Interpretation as invention: Stephanie Danielle K**wel G**. Am I well-named? I used to hate my first name; it sounded *gasp* common and offended my three-year-old delicate auditory senses.
In the strict definition of obbligato, a part that must not be omitted (Jarrett 61), my physical signature is a necessary part of me as it reveals my values in communication. I want to say/write just enough to give the gist of my idea/name, but I do not want to spell it out (apparently literally) for my fellow communicant. In the altered definition of obbligato, my signature can be omitted if necessary. I have omitted the vowels in my name in favor of efficiency. Who wants to waste hours of their life carving two e's, two a's, two i's, and an n each time they sign their name?
My married name, Gai, has given me a new identity, which is particularly noticeable in telemarketing calls. Nick's family is Italian, so the name derives from Latin and has two general meanings: joy and chicken. Gai means chicken in some Asian languages as well, which is why one might see Lahb Gai or Gaeng Keow Wan Gai on a Thai menu. Why telemarketing? Telemarketing companies have programs that assume the consumer's native language based on their last name. Since Gai is both Latin and Asian, 50% of the telemarketers who call our house only speak Chinese, Cantonese, Mandarin, Thai, or another Asian language. One particularly brazen telemarketer accused me of being ashamed to speak my native language, one that he assumed was Asian because of my last name.
In person. Dramatism in the dramatic sense (not in the Burkean sense); proportional reactions are based on subjective perceptions.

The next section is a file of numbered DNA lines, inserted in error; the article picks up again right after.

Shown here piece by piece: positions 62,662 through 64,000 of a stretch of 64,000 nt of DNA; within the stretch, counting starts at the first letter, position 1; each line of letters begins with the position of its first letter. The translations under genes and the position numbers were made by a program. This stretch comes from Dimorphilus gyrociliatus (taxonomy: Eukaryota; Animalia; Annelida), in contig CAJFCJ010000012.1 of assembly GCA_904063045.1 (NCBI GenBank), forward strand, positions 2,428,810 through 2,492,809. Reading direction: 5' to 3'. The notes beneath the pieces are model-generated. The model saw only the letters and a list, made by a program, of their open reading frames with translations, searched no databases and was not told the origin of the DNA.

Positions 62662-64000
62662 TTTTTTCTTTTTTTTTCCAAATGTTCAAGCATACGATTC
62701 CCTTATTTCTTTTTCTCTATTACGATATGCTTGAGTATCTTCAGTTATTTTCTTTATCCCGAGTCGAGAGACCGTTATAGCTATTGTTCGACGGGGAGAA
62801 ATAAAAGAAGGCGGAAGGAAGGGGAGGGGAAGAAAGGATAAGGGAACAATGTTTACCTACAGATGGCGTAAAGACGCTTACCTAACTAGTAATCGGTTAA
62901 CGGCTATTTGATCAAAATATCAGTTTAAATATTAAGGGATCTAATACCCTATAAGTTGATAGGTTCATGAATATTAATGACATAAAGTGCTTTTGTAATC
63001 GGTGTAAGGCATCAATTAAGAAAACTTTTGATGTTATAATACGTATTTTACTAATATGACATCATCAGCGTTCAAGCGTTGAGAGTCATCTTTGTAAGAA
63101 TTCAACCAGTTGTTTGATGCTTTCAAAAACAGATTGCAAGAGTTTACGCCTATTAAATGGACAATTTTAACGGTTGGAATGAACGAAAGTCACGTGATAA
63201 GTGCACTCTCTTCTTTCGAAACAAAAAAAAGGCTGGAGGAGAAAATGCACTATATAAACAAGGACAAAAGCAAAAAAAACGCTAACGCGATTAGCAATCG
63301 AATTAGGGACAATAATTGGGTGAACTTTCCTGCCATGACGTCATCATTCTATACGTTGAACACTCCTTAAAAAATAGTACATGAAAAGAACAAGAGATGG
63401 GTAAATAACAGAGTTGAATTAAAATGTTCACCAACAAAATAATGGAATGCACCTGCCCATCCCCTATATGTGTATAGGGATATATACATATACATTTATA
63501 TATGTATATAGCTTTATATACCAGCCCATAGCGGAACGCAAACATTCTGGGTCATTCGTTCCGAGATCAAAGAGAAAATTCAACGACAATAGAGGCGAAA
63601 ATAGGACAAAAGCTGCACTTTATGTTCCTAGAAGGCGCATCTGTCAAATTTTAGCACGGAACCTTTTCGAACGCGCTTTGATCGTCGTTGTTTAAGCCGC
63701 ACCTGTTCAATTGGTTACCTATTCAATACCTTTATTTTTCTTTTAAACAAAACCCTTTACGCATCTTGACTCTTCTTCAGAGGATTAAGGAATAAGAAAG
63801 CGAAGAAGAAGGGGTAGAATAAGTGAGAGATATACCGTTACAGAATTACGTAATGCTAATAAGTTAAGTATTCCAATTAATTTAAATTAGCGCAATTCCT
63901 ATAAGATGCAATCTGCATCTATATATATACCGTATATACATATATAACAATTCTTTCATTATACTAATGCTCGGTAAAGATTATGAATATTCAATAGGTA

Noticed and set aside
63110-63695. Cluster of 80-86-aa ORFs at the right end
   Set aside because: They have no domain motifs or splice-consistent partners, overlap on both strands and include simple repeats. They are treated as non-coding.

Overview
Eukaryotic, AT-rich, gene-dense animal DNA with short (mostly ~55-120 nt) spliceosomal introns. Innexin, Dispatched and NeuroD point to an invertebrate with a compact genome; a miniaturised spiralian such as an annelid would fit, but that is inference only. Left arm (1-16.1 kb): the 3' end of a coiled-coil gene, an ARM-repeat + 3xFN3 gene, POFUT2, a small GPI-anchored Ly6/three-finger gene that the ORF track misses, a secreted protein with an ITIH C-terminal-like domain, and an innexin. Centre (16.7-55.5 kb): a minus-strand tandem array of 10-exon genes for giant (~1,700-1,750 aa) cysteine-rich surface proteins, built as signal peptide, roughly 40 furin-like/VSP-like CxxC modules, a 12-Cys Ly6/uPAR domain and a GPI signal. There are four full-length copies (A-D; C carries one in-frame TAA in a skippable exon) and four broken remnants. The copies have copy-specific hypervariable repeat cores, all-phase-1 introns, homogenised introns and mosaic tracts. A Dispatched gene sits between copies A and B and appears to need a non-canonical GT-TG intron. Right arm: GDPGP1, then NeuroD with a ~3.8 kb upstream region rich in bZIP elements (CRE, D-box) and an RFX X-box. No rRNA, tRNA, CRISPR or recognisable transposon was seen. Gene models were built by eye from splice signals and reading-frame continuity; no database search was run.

In my mind. I am torn between thoroughness and efficiency. I like to thoroughly know things, but I also like my world to be efficient.
In writing (shown above). Somewhat illegible. Looks like St~pl~~ C__. I don't care to elaborate on the actual shapes of the letters, and wavy lines take the place of the smaller, rounder letters e, anie, and ai, respectively. My signature is an elliptical writing; like a reader of Faulkner, one must fill in the blanks. I make my readers work to understand the scrawl of my name.
A bank employee's full signature and initials become part of financial security and accountability measures. Before graduate school I worked at a local bank, and during my employment my named changed due to holy matrimony. I had to devise a new full signature and a new quick initial signature. The change does not seem that difficult or meaningful, but I really enjoyed flowing from my hard-angled K into a squiggly mess. For my quick signature, my initials, I went from SK to SG. SK has never really flowed, so SG is much more fun. I created an S that flowed into the G (never picking up my pen), so that it looks like an 8G. Nick doesn't like it, but I do.
Kiwi (from Kiewel pronounced Key-well)
Common words and Anagrams:
Sounds like: Step on me
Backwards: Iag Leweik Einahpets
Stephanie, is that you? "nae he spit," "penis hate," "he panties." Yes it's me.
Stephanie Kiewel Gai becomes "A teenage kiwi, he lisp" and "wine leakage, she tipi"
The Economy of a Name: 13.45 years of education